Next steps on tackling biodiversity loss published

14 December 2020

Original source: Scottish Government

Plans to protect at least 30% of Scotland’s land for nature by 2030 – and to examine options to extend this further – have been announced today by Environment Secretary Roseanna Cunningham.

The proposals were published in a new ‘Statement of Intent on Biodiversity’ which sets out the Scottish Government’s priorities for tackling biodiversity loss as part of a twin-crises approach to ending our contribution to climate change and ecological decline.

Currently, 37% of Scotland’s marine environment receives protection with 22.7% of terrestrial land protected for nature. The Statement commits to increasing protection on land to 30% by 2030 and examining options to extend this even further.

The announcement comes ahead of the publication of the Scottish Government’s Climate Change Plan update very shortly, with nature-based solutions to climate challenge expected to form a key part of the update. Restoring peatland and woodland creation will be at the heart of the proposals and are supported by an additional £500 million of previously committed investment in our natural economy.

Ms Cunningham launched the Statement at a summit convened to discuss the enormous opportunities in restoring Scotland’s peatland areas and how to make this happen at the scale required.

Other commitments in the document include plans to support new, locally driven projects that aim to improve ecological connectivity, endorsing the ‘Leaders’ Pledge for Nature’ presented at this year’s United Nations General Assembly, and developing a new national strategy on biodiversity.

Ms Cunningham said:

“Dealing with the twin crises of climate change and biodiversity loss is one of the most important challenges of this generation. It requires global action and Scotland has played a key leadership role in international negotiations, agreeing ‘The Edinburgh Declaration’ with international partners.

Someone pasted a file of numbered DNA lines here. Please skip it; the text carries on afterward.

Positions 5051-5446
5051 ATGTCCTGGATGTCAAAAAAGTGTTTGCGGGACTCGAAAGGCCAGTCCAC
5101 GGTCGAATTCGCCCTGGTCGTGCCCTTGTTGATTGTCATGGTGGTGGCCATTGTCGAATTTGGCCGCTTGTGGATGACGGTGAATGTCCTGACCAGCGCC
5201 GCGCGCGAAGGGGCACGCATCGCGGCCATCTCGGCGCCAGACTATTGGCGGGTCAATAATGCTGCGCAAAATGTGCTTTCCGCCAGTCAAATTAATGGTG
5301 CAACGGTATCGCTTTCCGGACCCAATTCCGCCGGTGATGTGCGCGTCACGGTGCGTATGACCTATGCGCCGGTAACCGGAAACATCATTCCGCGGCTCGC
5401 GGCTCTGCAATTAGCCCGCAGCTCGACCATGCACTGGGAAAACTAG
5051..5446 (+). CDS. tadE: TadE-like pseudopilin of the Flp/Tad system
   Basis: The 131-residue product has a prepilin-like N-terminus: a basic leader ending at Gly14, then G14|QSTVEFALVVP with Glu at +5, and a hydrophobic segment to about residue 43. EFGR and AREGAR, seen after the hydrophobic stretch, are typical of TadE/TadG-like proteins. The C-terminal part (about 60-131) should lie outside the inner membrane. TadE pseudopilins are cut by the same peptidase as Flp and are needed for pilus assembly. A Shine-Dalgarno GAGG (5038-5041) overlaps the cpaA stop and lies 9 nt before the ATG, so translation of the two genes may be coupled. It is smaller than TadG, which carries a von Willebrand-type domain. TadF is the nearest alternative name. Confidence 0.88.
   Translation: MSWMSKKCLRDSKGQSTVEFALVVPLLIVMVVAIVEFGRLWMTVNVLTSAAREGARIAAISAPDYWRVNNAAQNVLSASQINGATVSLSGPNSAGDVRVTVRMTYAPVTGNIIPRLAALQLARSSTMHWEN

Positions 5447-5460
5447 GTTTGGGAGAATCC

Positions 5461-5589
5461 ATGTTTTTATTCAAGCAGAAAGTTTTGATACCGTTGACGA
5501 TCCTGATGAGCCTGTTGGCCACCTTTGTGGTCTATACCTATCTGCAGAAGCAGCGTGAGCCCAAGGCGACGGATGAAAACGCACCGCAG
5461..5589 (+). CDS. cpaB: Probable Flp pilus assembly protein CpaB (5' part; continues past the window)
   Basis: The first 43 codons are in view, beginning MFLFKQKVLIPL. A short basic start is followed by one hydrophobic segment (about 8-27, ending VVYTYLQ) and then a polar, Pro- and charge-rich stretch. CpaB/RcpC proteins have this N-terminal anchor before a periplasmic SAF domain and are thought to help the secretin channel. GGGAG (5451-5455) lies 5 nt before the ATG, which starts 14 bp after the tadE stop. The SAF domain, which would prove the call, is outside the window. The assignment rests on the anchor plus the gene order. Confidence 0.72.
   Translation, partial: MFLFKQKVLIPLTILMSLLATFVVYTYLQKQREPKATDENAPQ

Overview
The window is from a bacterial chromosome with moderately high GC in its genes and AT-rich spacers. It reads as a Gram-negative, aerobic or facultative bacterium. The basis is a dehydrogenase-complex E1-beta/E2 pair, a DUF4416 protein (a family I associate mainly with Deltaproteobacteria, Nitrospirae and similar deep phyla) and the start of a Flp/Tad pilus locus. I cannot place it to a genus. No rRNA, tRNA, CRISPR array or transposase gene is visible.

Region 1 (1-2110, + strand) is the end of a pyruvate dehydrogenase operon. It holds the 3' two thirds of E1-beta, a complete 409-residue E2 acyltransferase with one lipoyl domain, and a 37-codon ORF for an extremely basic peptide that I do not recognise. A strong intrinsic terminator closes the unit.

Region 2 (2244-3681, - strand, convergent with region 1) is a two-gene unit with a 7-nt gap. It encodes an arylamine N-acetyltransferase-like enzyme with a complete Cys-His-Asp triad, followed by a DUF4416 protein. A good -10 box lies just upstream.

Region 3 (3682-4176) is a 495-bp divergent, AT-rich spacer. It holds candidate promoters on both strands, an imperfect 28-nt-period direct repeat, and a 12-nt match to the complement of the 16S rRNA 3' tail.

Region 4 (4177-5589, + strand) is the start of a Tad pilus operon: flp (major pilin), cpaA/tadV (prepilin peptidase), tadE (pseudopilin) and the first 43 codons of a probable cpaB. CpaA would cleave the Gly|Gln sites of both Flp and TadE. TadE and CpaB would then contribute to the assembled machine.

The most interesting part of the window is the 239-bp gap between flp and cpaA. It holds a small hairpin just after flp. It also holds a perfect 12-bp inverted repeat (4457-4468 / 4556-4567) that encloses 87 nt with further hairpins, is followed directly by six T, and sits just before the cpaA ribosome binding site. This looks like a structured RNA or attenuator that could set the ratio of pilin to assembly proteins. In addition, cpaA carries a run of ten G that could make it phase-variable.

“We have committed to maintaining or exceeding EU environmental standards and we are determined to continue to play our part in global efforts – cooperating with friends in Europe and around the world in the run up to the UN Biodiversity COP15 in China next year.

“The recent addition of 16 new sites to our MPA network demonstrates Scotland’s commitment to lead by example on marine environmental protection too. 37% of our seas are now protected, exceeding the proposed international target to achieve 30% of global MPA coverage by 2030.

“As we begin to emerge from the pandemic, nature based solutions such as woodland creation, peatland restoration, urban green infrastructure, regeneration, and a great range of sustainable enterprises will not only help the environment but create jobs helping us build a greener, more inclusive economy.”

NatureScot Chief Executive Francesca Osowska said:

“We need nature for our survival – but our nature is in crisis. We have to work quickly and at a scale not seen before.

“These plans are an excellent step to transforming how we interact with, and care for, nature in every aspect of our lives.”